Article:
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I had a problem where my ubuntu installer would not recognize my windows partition, so i looked it up, and someone suggested 'zapping' GPT from my hdd with sudo gdisc /dev/sdb followed by x, z, y, n. (expert mode, zap gpt, yes to remove gpt, no to wipe MBR).

This, it was explained would fix my problem, but saying no to wiping MBR would mean my windows partition wasn't lost. Which then turned out not to be the case, so I'm not finding my OS anymore, and being a retard i didn't do any backups or anything like that. Is all hope lost for me? Or is there some way to restore the GP tables ?

I'm pretty horrible with partitions.

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I've never personally use the zap command in gdisc but it should be possible to rebuild your main gpt table using the backup gpt table stored at the end of disk but that's only if the command didn't also wipe the backup table. – Flint Dec 16 '13 at 1:07
Great, how would i go about doing that? – Kasper HJ Dec 16 '13 at 1:25
@Flint, zap gets rid of both copies, otherwise it wouldn't be very useful. – psusi Dec 16 '13 at 2:09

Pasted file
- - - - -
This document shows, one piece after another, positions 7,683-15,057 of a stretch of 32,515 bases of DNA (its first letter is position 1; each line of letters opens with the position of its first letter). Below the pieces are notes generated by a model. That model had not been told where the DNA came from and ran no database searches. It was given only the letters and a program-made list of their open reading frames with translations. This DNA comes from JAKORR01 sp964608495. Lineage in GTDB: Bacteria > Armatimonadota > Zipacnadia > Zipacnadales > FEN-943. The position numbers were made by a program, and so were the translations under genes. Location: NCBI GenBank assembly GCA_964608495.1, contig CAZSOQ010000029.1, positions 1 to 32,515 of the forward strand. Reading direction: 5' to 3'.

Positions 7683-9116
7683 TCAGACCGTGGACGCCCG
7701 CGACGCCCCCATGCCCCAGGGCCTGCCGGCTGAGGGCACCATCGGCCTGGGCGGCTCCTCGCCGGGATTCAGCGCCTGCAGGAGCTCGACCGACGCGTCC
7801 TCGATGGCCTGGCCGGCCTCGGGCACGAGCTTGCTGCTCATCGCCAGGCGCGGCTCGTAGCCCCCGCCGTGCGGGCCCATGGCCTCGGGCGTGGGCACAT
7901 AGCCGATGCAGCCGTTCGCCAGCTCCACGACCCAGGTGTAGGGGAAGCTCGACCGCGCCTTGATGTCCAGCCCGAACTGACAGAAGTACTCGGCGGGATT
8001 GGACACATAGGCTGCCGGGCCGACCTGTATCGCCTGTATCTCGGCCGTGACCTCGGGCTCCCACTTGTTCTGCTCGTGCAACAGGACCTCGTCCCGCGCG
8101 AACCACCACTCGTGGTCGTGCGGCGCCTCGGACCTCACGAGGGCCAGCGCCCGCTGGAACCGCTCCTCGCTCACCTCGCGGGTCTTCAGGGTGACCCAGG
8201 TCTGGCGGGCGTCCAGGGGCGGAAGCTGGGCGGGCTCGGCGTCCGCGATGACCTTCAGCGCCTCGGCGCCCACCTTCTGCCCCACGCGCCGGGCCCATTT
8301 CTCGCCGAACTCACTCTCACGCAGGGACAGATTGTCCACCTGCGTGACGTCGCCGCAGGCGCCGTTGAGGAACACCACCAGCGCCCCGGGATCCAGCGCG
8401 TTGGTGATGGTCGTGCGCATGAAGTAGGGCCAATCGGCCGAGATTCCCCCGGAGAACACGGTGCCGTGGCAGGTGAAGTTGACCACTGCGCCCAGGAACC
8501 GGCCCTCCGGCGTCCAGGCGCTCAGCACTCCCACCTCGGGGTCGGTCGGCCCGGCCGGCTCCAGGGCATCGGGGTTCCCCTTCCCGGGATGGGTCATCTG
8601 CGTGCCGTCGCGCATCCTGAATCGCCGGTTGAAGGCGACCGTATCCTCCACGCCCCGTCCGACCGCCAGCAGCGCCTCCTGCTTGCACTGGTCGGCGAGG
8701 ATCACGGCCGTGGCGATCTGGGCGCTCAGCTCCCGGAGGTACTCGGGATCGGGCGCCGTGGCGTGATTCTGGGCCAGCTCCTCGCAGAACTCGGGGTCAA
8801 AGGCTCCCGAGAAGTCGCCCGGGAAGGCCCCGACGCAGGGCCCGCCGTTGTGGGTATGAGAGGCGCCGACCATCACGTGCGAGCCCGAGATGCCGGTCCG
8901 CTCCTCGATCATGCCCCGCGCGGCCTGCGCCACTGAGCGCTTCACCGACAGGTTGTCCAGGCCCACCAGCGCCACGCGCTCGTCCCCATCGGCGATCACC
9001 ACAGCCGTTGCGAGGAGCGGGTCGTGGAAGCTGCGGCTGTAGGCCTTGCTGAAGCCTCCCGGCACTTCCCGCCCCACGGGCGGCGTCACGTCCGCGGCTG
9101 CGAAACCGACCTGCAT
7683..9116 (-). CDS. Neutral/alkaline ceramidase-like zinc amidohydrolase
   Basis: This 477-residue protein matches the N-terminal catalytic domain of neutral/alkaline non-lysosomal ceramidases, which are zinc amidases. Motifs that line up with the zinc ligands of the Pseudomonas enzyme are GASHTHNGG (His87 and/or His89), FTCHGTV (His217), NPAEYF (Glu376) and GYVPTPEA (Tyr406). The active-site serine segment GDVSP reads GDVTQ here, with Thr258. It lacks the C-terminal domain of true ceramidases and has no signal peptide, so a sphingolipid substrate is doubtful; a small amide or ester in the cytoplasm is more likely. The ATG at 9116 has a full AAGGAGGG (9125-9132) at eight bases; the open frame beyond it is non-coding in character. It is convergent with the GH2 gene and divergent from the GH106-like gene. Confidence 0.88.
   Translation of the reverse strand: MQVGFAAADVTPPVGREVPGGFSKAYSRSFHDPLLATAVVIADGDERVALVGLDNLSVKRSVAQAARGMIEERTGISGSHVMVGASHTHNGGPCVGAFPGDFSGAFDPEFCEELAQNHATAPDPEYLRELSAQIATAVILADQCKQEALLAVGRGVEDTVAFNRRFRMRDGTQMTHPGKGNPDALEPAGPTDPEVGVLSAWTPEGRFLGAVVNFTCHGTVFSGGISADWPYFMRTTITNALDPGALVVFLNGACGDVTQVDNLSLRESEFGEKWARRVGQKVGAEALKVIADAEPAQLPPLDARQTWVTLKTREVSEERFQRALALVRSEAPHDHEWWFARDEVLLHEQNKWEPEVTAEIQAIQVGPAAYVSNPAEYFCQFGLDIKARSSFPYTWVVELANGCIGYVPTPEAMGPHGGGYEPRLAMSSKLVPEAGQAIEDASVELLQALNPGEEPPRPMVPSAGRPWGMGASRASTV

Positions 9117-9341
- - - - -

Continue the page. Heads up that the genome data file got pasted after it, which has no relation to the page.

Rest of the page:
If you also did not erase MBR and did convert all partitions to MBR, then you should be able to use gdisk to convert back to gpt. If you erased MBR also then testdisk may find old partitions. UEFI Windows only boots from gpt partitioned drives. – oldfred Dec 16 '13 at 5:32

Your best bet is to run TestDisk on your system. It searches for filesystem information and can create fresh partition table entries for any filesystem(s) it finds. This is most likely to work easily if the disk hasn't been significantly repartitioned, though -- if you've repeatedly resized, moved, or created new partitions, leftover fragments of old partitions may confuse TestDisk. Even if you've done this, though, it's worth trying. I believe that TestDisk is available in the Ubuntu testdisk package, so you should be able to install and use it from an Ubuntu live CD.

share|improve this answer
Thanks, I did try this, and I believe it IS the best bet - unfortunately, I think I'd been trying too invasive stuff at that point, and ended up redoing the computer. Is flagging your comment as an accepted answer appropriate? – Kasper HJ Jan 12 '14 at 15:02

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